At 610, objects relating to the initial query are returned to the user. Act 610 is completed for instances that the user generated a query matching his/her intent. The objects can be ranked and returned as in conventional search engines. At 612, queries found to be related to the received query and novel with respect to the received query are returned to the user. For instance, a display can be employed to deliver both objects and queries to the user. Thereafter the user can select a returned query that most matches his/her intent.
Now referring to
At 708, relevant associated queries are retrieved and displayed to the user. Relevant queries should be both related to the received query as well as novel with respect to the received query. More particularly, each associated query will have a corresponding result set (e.g., a collection of objects that are returned when such query is employed). The result sets of the corresponding queries should be related but not substantially similar to the result set corresponding to the received query. Furthermore, result sets of associated queries should be related but not substantially similar to the result sets corresponding to disparate associated queries. This ensures that each returned and displayed query will be associated with objects that are not duplicates but are nevertheless related. In accordance with one aspect of the present invention, distance metrics together with a modified MMR scheme can be utilized in connection with determining relevant associated queries.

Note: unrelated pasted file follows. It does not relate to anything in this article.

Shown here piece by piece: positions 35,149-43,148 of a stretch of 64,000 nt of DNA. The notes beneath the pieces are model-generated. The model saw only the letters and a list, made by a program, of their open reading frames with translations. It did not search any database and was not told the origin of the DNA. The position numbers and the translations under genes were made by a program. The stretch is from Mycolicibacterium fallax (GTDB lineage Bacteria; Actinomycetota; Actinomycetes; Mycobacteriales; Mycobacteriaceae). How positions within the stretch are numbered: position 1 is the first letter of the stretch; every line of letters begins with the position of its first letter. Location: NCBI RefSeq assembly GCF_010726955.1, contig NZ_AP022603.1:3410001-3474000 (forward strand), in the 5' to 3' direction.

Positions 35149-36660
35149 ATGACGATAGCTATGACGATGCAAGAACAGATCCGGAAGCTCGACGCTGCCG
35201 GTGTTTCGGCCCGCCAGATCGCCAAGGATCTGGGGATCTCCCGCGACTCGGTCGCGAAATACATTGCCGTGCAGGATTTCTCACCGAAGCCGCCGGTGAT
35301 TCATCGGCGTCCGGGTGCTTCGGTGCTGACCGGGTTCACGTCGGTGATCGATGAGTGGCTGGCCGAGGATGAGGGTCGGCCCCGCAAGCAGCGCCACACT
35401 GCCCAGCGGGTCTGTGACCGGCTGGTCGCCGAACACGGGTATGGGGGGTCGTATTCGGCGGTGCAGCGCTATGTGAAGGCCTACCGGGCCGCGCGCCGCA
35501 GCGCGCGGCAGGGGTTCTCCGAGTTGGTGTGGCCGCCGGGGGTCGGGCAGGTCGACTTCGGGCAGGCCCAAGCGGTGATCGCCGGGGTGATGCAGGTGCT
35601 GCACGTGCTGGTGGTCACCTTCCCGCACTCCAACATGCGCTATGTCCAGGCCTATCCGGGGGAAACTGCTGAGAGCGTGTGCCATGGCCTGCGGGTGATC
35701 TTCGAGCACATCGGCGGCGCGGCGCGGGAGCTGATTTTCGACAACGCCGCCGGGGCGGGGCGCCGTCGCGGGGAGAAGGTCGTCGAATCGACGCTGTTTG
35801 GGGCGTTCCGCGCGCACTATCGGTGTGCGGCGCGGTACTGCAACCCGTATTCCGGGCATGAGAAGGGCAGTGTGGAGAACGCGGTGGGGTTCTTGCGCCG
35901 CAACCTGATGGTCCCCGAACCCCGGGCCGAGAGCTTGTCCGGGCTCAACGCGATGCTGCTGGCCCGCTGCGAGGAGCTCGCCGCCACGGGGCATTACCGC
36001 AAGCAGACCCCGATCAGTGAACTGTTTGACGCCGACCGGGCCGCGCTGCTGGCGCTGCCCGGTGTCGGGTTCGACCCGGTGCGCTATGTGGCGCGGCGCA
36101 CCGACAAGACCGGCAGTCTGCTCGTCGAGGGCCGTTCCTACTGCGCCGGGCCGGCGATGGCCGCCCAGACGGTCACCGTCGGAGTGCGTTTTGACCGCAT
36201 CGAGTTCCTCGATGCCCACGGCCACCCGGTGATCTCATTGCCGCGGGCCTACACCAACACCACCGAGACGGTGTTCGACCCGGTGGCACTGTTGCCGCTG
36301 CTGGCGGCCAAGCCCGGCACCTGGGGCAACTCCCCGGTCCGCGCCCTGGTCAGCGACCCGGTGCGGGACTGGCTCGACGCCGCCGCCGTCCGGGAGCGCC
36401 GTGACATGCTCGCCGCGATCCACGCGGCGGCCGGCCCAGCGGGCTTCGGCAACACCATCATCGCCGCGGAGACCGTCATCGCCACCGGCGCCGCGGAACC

At 710, the user selects one of the associated queries, wherein such associated query better represents the user's actual intent than the received query at 702. Thus, the user will be provided with objects that are more relevant to that intent than objects returned when utilizing the received query. At 712, queries associated with the selected query are located. For instance, object(s) located by the selected query will be associated with disparate queries that were previously employed to locate such object(s). Thereafter at 714 relevant queries that are associated with the selected query are displayed. If filtering techniques are employed, then the relevant queries can be more specified than the selected query (e.g., queries shorter than the selected query can be removed from consideration). Thereafter the user can select another query that better represents his intent at 710 until an optimal query is located. Thus, the user can continue to “drill down” through queries until a best query is located. The methodology 700 is also useful in situations that a user is simply browsing. For example, the user can be interested in fly fishing but does not have a specific intent with respect to fly fishing. The user can enter the general query “fly fishing” into a search engine, and a plurality of related queries can be presented. The associated queries can assist the user in a particular browsing direction.
Turning now to